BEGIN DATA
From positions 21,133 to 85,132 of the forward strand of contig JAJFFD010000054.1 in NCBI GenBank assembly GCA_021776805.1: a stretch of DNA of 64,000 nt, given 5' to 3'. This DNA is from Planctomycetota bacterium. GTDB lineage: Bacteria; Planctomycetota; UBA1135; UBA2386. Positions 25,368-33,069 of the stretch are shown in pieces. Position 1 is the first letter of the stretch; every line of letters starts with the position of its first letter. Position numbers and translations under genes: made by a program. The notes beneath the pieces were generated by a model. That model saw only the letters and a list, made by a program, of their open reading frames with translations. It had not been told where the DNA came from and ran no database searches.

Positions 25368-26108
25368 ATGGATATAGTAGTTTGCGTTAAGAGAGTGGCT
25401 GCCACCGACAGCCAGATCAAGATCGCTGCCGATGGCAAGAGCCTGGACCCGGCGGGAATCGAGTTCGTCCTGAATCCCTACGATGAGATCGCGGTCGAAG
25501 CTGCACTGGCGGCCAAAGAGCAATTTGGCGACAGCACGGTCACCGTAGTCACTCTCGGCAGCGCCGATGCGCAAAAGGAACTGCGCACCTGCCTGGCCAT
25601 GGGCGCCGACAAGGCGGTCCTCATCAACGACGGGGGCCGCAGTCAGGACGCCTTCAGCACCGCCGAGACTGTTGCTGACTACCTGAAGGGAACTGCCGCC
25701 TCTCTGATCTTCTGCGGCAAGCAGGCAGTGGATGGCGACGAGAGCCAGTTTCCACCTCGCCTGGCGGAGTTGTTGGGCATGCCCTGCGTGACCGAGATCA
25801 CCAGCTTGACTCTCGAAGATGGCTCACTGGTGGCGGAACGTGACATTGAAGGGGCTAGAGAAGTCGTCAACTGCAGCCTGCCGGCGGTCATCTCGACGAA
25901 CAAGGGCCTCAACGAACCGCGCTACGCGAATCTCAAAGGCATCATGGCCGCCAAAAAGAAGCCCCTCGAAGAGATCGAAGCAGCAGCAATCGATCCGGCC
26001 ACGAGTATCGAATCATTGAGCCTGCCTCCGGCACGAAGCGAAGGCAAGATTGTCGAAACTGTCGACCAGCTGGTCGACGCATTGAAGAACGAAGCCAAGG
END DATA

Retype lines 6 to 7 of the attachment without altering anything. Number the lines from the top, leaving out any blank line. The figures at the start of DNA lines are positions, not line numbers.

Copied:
25601 GGGCGCCGACAAGGCGGTCCTCATCAACGACGGGGGCCGCAGTCAGGACGCCTTCAGCACCGCCGAGACTGTTGCTGACTACCTGAAGGGAACTGCCGCC
25701 TCTCTGATCTTCTGCGGCAAGCAGGCAGTGGATGGCGACGAGAGCCAGTTTCCACCTCGCCTGGCGGAGTTGTTGGGCATGCCCTGCGTGACCGAGATCA